2. Yesterday, in a supermarket in the Belgian countryside. Literally, the middle of nowhere. I hear someone saying in Italian: “Have you found the pine nuts? We have to make pesto tonight”. I turn my head and see two men in Ferrari red and white outfits (the same that pilots wear), shopping around for pasta, pizzas and – apparently – pine nuts. We are only around 15 miles from the Francorchamps circuit, where this Sunday’s Grand Prix will take place. I talked to them and they went like: “Are you really Italian?” (Yes, I am, of course. Please don’t tell me again I speak it very well) and “Do you live here like all the time?” (Yes, I do. Well, not exactly here but a couple of hours away).

The Ferrari guys checking out of the supermarket, only picture I ended up taking

The Ferrari guys checking out of the supermarket, only picture I ended up taking

I was so excited to meet some real Ferrari technicians that I tried to convince my kids to take a picture with them but they didn’t show any interest and I still had enough common sense to avoid asking for a picture myself. So we watched them go, with their pile of frozen pizzas, tomato sauce bottles, basil boxes, olive oil and the famous pine nuts. Of course, they drove away in a red Fiat Punto. Rented.

The forced web Detox (or how I coped with digital rehab)

I love Detoxes. I have done them all and never got tired of the concept. There is even something mystical about it: the idea of arriving at some point of exhaustion, gathering the courage to suffer a little bit and eventually finding peace in a period of self-inflicted deprivation. Sugar, coffee, dairy, tea, carbs, mere food. I have done them all. At some point I read of a make-up fast and a mirror fast and was sincerely intrigued without passing to action, though. I am frankly scared of running around without knowing what I look like. Everyone has his weak point, I guess.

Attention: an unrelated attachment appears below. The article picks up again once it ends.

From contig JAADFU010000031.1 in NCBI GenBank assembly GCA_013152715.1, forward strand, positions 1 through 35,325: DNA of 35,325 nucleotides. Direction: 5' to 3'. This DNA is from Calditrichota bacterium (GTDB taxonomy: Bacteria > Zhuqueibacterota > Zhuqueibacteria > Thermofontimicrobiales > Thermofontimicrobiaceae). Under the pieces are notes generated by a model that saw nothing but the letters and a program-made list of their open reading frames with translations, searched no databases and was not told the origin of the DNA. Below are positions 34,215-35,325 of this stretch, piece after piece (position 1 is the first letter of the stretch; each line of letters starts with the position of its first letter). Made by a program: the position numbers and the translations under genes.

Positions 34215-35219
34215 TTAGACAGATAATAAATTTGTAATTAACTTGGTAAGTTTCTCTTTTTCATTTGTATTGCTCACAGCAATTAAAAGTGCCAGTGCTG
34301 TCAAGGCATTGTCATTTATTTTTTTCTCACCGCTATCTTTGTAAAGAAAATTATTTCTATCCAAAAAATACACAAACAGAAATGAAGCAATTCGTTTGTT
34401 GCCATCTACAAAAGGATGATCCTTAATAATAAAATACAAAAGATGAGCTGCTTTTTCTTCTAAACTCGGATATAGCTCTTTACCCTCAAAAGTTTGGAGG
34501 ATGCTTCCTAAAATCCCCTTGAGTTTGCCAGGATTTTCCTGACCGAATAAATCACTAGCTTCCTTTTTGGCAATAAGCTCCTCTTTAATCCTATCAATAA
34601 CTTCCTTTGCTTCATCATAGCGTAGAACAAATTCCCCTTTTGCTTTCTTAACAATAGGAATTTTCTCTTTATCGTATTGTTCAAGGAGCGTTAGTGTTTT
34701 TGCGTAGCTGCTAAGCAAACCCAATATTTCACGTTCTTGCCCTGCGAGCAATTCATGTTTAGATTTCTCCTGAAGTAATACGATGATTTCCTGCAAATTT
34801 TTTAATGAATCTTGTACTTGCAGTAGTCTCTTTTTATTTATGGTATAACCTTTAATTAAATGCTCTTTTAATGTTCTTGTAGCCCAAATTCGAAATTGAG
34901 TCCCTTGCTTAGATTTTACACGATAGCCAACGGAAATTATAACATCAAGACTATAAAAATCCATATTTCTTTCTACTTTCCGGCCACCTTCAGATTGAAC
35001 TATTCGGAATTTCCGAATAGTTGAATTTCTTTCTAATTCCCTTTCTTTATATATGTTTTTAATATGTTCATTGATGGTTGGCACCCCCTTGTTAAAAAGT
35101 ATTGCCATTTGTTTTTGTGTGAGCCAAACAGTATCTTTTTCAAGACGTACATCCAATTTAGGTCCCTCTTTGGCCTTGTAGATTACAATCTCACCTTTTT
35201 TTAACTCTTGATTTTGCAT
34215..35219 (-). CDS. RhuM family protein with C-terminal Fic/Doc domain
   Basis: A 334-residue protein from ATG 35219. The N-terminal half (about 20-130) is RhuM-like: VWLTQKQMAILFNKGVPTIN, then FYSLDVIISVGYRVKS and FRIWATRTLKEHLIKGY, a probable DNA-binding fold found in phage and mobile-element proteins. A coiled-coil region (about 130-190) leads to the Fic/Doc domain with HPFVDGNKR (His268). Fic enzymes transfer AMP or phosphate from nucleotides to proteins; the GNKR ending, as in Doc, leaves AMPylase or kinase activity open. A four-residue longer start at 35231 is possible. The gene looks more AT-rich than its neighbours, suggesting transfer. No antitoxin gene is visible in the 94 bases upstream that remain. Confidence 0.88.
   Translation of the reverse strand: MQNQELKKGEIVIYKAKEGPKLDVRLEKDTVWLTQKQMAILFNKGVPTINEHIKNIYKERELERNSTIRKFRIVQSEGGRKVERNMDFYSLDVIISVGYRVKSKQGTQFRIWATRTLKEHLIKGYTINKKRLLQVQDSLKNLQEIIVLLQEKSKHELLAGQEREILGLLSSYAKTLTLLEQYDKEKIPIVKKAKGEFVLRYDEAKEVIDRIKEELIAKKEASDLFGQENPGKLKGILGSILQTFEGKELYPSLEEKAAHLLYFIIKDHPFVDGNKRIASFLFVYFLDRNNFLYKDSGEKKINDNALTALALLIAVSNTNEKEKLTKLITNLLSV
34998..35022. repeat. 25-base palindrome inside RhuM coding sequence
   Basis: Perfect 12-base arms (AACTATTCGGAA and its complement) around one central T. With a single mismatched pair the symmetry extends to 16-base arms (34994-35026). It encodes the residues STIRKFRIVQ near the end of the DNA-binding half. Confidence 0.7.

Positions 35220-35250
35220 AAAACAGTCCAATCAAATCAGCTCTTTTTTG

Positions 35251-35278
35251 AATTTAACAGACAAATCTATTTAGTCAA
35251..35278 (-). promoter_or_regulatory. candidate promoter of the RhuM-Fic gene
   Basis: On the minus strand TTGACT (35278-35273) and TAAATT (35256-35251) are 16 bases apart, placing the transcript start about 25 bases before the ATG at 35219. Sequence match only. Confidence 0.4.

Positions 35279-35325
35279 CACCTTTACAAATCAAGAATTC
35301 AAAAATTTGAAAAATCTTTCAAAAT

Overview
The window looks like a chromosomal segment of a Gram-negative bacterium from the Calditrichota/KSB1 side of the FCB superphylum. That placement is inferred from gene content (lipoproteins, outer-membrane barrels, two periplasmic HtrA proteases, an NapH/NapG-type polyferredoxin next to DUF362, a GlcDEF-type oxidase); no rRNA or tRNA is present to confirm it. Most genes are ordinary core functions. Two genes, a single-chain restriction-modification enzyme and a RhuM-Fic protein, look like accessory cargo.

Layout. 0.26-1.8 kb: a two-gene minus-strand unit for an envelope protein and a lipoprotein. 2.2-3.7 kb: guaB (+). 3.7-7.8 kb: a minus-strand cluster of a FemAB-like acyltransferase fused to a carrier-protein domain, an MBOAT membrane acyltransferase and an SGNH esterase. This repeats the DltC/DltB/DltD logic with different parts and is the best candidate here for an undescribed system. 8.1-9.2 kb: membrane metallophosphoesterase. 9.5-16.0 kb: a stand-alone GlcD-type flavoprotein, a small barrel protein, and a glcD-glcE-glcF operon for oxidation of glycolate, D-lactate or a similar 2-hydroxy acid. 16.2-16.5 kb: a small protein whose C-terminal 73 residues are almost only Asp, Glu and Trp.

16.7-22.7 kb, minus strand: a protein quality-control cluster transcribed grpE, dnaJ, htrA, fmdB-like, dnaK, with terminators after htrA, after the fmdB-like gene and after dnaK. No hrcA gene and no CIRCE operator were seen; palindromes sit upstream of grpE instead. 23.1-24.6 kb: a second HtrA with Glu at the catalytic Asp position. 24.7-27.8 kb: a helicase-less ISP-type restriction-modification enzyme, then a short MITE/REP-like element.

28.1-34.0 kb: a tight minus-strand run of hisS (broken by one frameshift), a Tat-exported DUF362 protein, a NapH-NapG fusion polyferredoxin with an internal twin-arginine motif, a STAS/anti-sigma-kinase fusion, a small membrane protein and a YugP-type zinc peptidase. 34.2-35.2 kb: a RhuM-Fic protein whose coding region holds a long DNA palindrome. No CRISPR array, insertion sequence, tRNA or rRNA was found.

One thing is deciding to go on a fast. I love that. Another one is to wake up one morning and – tada!!!! – someone tells you it’s over. You ARE on a fast.  It’s what happened to me since the last time I posted. After my 50s splurge on the Amalfi coast we picked up the kids, boarded a Ryanair flight and landed in Sardinia. 

We were welcomed by our landlady, a stunningly beautiful woman in her early 50s, who candidly announced that there was no wi-fi in the house. “You know, i never use the Internet when I am on holidays”, she said, looking at us with her almond-shaped blue eyes. My heart sank. My mobile data subscription had just been cut, since I had spent all of my monthly 500 MB looking for news of the royal baby on Twitter. (I find nativity plays way more entertaining than economic forecasts, what did I just write on weak points?)

So my web Detox started. I tried to catch a signal (phone wasn’t working all the time, either) in order to send one last email but it didn’t go through. There I was, in a summer paradise without any chance to communicate with the outside world.

I am a net geek. I believe the World Wide Web is the greatest invention in modern history and have been using it daily since I first digited the http:// on a university pc, back in the 90s. Cutting me from the web is like sending me on a mirror fast. I simply can’t cope. 

Then the withdrawal symptoms started.

I would wake up in the middle of the night and take nervously my phone, hoping for a miracle. A glimpse of a news website. A mere minute to use WordPress. There were no surprises. I spent a whole vacation on text messages, as I had done 20 years ago. I read news on proper newspapers and went on without any late night whatsapping consolation. 

I hated it.

 

The symptoms eased after the first week but when I got back home I needed a couple of days in the decompression chamber to return to the digital world without risks of overdosing.

I told The Husband to never do that to me again. Holidays without the Internet.

What is your worst detox nightmare?